“Gateway to the Stars” May 3: Gateways to the Galaxies!

Mike Murray

This month’s performance of Gateway to the Stars on Saturday, May 3 will feature the grandest objects in the universe – the “galaxies.”

An external view of our Milky Way Galaxy (artist's conception)

An external view of our Milky Way Galaxy (artist’s conception)

For centuries, our Milky Way Galaxy was thought to house all of the components of the universe. But as telescopes got larger and astrophotography improved in the late 19th century, many clouds of gas (especially those described as “spiral nebulae”) were suspected to be separate galaxies outside the Milky Way (“island universes” in their own right).

In the early 20th century it was confirmed – the universe had thousands of other galaxies in addition to the Milky Way, and the universe suddenly got a whole lot bigger. Now, with the help of the Hubble Space Telescope and huge ground-based observatories, we can confirm the existence of several hundred billion galaxies, each containing anywhere from a few billion to over a trillion stars. Mind boggling, indeed. But also an opportunity to understand how our universe has transformed and gave rise to spiral galaxies with solar systems like ours.

From the Earth, what we call the Milky Way (that faint band of light that sometimes stretches across the sky) is actually just a portion of two nearby spiral arms in our galaxy. We’re simply looking at our local galactic neighborhood. But the Spring skies are different – the Milky Way seems to be mostly absent in the sky! That’s because sometimes our planet is looking out of the plane of our galaxy, and so the band of the Milky Way seems to be laying around the horizon where it’s impossible to distinguish from the horizon glow.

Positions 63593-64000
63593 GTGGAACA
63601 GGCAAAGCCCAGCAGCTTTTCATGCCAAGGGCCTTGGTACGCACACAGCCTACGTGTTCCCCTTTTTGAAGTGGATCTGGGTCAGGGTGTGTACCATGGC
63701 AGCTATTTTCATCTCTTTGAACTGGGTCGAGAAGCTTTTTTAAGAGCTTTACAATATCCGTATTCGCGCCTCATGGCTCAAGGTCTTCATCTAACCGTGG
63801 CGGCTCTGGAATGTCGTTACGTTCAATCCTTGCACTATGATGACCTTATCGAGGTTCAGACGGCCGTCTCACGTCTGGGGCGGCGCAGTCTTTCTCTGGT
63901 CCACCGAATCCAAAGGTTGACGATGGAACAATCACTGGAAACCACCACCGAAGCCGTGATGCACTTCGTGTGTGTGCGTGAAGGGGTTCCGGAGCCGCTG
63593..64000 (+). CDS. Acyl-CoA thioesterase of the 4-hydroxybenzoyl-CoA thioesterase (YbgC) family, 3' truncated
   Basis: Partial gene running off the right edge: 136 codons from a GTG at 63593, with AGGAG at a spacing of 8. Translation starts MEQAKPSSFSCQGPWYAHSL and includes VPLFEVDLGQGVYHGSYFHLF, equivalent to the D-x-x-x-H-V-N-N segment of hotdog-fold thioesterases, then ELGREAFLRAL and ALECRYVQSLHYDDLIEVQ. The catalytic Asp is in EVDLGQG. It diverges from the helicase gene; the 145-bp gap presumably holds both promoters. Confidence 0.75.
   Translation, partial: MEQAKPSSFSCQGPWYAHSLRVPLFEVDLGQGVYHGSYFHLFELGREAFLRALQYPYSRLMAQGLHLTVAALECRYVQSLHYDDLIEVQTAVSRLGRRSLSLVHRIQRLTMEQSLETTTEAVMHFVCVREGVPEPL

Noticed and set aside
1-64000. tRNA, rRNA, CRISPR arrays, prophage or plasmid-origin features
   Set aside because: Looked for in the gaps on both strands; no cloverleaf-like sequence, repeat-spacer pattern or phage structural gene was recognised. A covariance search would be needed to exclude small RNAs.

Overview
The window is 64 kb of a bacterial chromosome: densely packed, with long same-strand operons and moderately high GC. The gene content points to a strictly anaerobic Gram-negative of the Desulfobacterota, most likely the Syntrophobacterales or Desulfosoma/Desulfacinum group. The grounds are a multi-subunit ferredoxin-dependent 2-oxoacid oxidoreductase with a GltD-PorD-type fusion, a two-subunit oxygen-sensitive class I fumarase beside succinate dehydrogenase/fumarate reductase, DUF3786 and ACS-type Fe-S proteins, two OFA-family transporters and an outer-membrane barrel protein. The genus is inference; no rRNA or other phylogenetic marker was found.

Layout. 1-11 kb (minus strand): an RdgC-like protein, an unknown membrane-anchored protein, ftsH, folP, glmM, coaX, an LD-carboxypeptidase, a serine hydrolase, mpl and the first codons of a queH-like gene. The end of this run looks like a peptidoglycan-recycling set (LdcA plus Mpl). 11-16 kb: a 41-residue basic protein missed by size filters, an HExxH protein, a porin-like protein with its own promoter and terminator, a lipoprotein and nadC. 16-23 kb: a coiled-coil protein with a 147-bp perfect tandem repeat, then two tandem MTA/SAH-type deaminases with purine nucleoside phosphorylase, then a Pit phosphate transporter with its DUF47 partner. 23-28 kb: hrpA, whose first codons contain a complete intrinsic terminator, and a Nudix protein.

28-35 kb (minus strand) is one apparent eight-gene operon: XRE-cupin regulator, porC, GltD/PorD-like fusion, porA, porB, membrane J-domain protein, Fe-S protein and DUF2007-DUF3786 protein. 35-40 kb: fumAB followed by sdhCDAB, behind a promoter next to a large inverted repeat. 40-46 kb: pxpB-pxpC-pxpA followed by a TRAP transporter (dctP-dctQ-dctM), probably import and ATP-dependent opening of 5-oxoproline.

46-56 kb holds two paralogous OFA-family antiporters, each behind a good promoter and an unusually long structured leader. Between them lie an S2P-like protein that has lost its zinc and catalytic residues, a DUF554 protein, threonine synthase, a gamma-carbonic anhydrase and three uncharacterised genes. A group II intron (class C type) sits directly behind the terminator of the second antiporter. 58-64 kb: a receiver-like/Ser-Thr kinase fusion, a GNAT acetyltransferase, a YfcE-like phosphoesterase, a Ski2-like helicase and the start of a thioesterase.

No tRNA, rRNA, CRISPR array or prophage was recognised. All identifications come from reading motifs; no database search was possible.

A star hop from the NE corner of Corvus to pinpoint the Sombrero Galaxy

A star hop from the NE corner of Corvus to pinpoint the Sombrero Galaxy

But that also means we don’t have as many stars or as much dust and gas high in the sky to obscure our view of what lays outside of our galaxy. We get a fantastic opportunity, when the skies are clear and dark, to peer millions of light years into what’s called “intergalactic space.” And when you do, you will find the faint little blobs of light that represent other galaxies in distant space.

Of course, seeing galaxies requires a telescope and a star atlas so you know how to locate them. (Check out the star parties put on by the Salt Lake Astronomical Society.) That’s just a part of what we’ll demonstrate in the Gateway to the Stars show. We’ll give you tips on how to observe these distant relics of the universe.

So join us on Saturday May 3 at 6:45pm in the Hansen Dome Theatre. You’ll also have a chance to see what’s going on with the planets – Mars, Jupiter and Saturn are all visible right now!  Tickets are only $2 and planetarium members are free.

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